TV is the one activity where your mind doesn’t have to be completely focused, where your hands can be doing something and your head can be doing another.
It’s interesting to note that no anti-TV PF blogger ever recommends giving up internet, and sometimes they even recommend watching TV on your computer. There’s just as much crap on the internet as there is on TV, sorry to say.
Common Arguments Against TV
It’s too expensive! I agree, actually. But compared to other things you could be doing, it’s not that bad at less than $1 per hour. So get out your baskets of unfolded laundry and let your mind go numb as your hands clean the living room.
You could be exercising! There are so many times when I could be exercising instead of doing what I’m doing. When I sleep late, I could wake up and go running instead. When I’m reading, I could be doing yoga. When I’m lingering over dinner and wine with friends, I could be at the gym. If you think about it, watching TV and exercising aren’t mutually exclusive. Do some crunches during the commercials, or ride a stationary bike during the actual show! Let’s not blame TV for the poor choices people make.
You could learn something new! I watch the Food Network and learn how to make a new meal. I watch The History Channel and learn about how the Nazis built giant bomb shelters underneath Berlin. Used to be you could watch Bob Ross and learn to paint. Or you could make fun of his hair.
You should be social. Have you ever watched a football game with a room full of people and a giant plate of nachos? It is possibly one of my favorite things to do. And clearly you have never brought up The Hills in a roomful of educated people who secretly, guiltily watch the show and hate every minute of it, yet keep watching.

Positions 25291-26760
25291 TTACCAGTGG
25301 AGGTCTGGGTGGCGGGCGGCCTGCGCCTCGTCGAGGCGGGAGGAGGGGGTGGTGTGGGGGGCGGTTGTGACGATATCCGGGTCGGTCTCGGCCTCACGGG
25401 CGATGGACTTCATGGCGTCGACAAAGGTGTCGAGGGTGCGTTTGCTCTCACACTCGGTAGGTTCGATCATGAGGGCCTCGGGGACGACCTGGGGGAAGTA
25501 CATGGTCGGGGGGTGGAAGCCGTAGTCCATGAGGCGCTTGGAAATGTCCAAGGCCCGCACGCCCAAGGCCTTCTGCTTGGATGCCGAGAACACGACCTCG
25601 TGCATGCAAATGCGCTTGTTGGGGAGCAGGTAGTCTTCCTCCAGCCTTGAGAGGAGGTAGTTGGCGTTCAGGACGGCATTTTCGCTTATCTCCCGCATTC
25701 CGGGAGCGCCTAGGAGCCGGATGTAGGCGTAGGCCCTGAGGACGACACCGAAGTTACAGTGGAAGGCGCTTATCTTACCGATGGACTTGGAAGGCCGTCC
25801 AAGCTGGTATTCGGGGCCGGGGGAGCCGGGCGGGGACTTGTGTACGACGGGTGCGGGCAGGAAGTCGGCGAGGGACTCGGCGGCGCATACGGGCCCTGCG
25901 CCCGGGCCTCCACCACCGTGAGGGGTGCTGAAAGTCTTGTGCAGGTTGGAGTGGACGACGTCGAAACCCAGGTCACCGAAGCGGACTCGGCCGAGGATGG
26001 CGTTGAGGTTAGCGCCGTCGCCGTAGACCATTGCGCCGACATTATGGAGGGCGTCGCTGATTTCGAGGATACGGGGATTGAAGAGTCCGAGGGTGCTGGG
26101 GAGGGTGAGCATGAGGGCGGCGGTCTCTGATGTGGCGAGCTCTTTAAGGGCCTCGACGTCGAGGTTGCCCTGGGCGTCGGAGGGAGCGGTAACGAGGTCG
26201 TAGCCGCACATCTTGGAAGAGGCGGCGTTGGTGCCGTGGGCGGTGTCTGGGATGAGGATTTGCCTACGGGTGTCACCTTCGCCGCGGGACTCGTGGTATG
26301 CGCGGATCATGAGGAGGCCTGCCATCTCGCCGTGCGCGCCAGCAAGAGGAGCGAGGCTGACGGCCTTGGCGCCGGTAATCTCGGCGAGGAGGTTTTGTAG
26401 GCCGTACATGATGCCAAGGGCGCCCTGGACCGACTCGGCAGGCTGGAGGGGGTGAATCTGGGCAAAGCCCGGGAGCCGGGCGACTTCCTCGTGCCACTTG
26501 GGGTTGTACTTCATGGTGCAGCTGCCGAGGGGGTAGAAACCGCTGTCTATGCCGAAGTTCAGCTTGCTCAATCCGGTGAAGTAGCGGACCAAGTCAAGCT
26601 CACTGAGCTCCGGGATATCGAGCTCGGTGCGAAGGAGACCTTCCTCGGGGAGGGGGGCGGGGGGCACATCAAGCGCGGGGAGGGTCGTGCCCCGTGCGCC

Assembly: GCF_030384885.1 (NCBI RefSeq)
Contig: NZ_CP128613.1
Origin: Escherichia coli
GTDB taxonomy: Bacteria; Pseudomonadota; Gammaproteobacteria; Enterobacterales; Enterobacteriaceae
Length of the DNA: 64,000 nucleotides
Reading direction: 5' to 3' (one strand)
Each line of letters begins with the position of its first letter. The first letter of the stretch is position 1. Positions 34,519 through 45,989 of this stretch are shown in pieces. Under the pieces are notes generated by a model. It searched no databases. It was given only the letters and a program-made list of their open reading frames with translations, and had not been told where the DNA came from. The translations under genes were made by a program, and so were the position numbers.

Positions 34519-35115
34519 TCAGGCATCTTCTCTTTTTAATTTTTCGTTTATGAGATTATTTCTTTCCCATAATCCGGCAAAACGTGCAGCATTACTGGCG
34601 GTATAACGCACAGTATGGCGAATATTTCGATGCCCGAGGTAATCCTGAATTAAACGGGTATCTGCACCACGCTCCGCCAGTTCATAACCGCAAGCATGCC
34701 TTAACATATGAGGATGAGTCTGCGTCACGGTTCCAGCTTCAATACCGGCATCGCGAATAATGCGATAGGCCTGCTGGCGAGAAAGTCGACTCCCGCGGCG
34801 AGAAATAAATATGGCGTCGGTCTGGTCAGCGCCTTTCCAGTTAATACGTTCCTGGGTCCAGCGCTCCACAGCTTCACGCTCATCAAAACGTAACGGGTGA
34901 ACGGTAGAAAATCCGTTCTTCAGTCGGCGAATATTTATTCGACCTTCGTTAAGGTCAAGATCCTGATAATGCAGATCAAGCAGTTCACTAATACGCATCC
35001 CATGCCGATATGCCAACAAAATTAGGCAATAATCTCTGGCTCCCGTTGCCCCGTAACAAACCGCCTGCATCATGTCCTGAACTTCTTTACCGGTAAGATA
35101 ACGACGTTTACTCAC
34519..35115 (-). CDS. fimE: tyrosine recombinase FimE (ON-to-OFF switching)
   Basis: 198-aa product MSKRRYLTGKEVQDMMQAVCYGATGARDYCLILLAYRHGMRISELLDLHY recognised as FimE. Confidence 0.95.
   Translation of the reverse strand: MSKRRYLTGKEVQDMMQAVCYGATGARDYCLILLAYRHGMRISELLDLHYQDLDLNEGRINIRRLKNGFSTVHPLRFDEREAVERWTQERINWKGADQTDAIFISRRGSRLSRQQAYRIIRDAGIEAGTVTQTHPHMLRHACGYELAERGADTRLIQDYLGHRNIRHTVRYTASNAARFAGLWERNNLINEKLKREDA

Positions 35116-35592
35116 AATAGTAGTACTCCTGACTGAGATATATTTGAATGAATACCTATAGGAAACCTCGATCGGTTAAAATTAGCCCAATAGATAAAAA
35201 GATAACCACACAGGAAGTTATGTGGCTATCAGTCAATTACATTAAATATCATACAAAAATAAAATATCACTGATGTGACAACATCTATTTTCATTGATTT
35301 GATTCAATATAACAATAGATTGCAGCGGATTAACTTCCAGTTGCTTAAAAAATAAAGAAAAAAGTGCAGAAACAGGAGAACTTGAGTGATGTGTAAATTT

You should be reading! I actually am a voracious reader when I’m not studying orbital dynamics all day. I can probably read Anna Karenina in the time it takes you to read The Giver. Let’s face it, though, people aren’t going to be reading Proust after a day at work. People don’t read “good” books for entertainment! No one likes reading The Scarlet Letter! I call reading my “intellectual television.” There’s nothing wrong with that, but let’s not pretend that reading Confessions of A Shopaholic is any better than watching it on TV. Let’s not pretend reading Twilight is better than watching Slumdog Millionaire.
You’re not doing things you should be doing when you’re watching TV: playing with your kids, taking care of bills, talking to your wife, etc. It is a truth universally acknowledged that the things we don’t want to do won’t get done. If you’re not spending time with your kids because of TV, you probably would find something else to take up that time. If you’re not taking care of household chores, you’d find some other way around it. If you don’t like your wife enough to talk to her during a TV show, you wouldn’t talk to her the rest of the time, you’d just feel more awkward about it. Leonardo da Vinci was pretty famous for being a procrastinator; his journals are full of brilliant ideas that were never realized, he accepted payment for paintings that were never finished. How long did the guy work on the Mona Lisa, and he was still playing with it when he died! (P.S. There were no TVs back then).
I’m not suggesting that zoning out in front of the TV is the most productive way to spend your time, but I don’t think it gets fair treatment. There are some high-quality shows out there – it’s not all reality shows and MTV and celebrity biographies.
For the TV junkies out there, here are some fun links to make you feel better around your smug TV-hating friends: The Onion: Area Man Constantly Mentioning He Doesn’t Own A Television and Stuff White People Like #28: Not Having a TV.